Super Mario Maker: It’s hard to make an easy level

It has been the dream of most Nintendo fans for many years: being able to make your own Super Mario levels. With Super Mario Maker (SMM), that’s finally possible. However, I’ve been making Mario levels in a browser game called Super Mario Flash for quite a while, and the two are pretty similar in both concept and execution. You don’t need to know anything about coding to make levels, you simply can place blocks, enemies and power-ups in the already existing level environment.

It’s understandable why Nintendo waited so long with releasing these tools, because the game makes great use of the controller’s screen. Console and game are made for each other, so it seems. Although there isn’t a tutorial, you won’t be thrown into the deep end either. The game starts with a course you can’t clear, because the final jump is too large and it’s up to you to change that. Only just the basic tools are given to you at first, so it’s really easy to get started. Originally, you had to play for more than a week to unlock all the possibilities, but a day-one-patch changed that. Now it’s a matter of a few hours, although you can easily trick the system by manipulating the console time. Simply filling the level with ground blocks seems to work as well.

Personally, I like it. This way I can create simplistic, but challenging levels, without thinking about the possible mayhem I could create with all these items and enemies.

So, while creating a level is easy, creating an easy level isn’t. Creating a level requires a lot of playtesting, which luckily isn’t a big hassle, because you can jump into a level at any point you want. Besides that, you can use a tool that shows the trace of Mario’s moves, so you can easily see where you need to place the next block. However, because you play your own level so often, you get really good at it or you might forget about that hard part in the beginning, because you jump in halfway. As of now, there are no checkpoints like in recent Mario games, so if the player dies, he needs to start over from the beginning. Creating a hard level is pretty easy: just place less blocks and more enemies.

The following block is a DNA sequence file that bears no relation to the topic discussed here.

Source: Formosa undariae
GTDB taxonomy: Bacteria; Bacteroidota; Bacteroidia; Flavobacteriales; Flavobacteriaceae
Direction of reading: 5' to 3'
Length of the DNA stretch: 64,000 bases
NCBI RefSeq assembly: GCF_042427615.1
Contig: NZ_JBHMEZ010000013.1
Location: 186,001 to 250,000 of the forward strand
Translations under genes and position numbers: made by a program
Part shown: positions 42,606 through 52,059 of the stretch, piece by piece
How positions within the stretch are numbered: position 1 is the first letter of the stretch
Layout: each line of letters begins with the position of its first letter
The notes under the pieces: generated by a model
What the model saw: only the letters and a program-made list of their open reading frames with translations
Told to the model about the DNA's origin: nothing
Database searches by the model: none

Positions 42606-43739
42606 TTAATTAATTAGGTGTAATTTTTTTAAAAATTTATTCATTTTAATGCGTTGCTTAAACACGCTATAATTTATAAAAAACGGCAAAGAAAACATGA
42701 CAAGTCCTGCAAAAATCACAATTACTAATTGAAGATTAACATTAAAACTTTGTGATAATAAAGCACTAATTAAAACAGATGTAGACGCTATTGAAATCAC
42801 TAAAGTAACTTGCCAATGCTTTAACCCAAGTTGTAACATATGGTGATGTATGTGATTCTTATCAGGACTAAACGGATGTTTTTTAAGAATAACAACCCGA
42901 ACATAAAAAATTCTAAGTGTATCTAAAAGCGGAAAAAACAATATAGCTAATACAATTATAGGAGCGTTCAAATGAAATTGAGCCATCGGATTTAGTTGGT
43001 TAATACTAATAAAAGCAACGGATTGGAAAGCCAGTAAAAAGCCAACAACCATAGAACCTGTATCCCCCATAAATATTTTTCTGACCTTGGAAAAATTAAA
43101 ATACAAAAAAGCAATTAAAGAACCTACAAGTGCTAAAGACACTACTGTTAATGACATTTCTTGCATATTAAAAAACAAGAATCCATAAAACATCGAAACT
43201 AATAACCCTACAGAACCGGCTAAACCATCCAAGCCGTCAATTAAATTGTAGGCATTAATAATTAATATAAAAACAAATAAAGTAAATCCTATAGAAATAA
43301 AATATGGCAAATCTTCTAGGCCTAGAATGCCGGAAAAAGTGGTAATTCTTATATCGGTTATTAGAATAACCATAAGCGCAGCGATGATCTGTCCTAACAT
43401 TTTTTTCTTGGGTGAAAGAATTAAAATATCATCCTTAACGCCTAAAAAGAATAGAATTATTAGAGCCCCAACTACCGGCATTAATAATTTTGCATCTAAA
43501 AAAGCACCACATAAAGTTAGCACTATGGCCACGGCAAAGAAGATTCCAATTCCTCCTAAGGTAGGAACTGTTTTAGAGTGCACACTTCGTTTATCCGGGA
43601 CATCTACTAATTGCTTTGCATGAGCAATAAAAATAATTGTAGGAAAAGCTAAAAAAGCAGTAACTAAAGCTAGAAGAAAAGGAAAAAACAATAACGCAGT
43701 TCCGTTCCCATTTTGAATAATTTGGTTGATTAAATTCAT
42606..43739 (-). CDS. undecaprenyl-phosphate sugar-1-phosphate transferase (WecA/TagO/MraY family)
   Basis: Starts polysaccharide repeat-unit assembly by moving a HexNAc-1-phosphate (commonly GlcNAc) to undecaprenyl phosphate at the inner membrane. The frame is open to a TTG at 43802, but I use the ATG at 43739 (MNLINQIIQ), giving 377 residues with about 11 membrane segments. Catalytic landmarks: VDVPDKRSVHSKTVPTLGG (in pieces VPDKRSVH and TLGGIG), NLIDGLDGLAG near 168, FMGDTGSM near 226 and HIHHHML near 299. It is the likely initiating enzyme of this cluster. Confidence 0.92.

What’s key to making a level is keeping your audience in mind. Are you creating a level for your brother, the rest of the world, or perhaps your mother who never played a game before? That’s the moment when you really start thinking about the design process. And it’s pretty tricky. One of my levels that I published turned out to be harder than I thought it was. Sure, you need to be able to clear the course in order to publish it, but I got used to the rhythm of the jumps.

Course World is the place where you can share your own levels and play ones made by others. You can upload 10 levels, but if you get enough stars, the rating system in the game, you can upload more. The biggest problem right now is that many top levels are automatic levels, or roller coaster rides you actually don’t have to play. You just watch. While most are fun and extremely well made, it’s hard to find real, more traditional levels.

Super Mario Maker is a never ending Mario game with some opportunities for DLC in the future. A level you already played completely changes when you switch from the original Super Mario Bros. theme to New Super Mario Bros. style. Overall, it’s extremely fun to make levels and play ones made by others.
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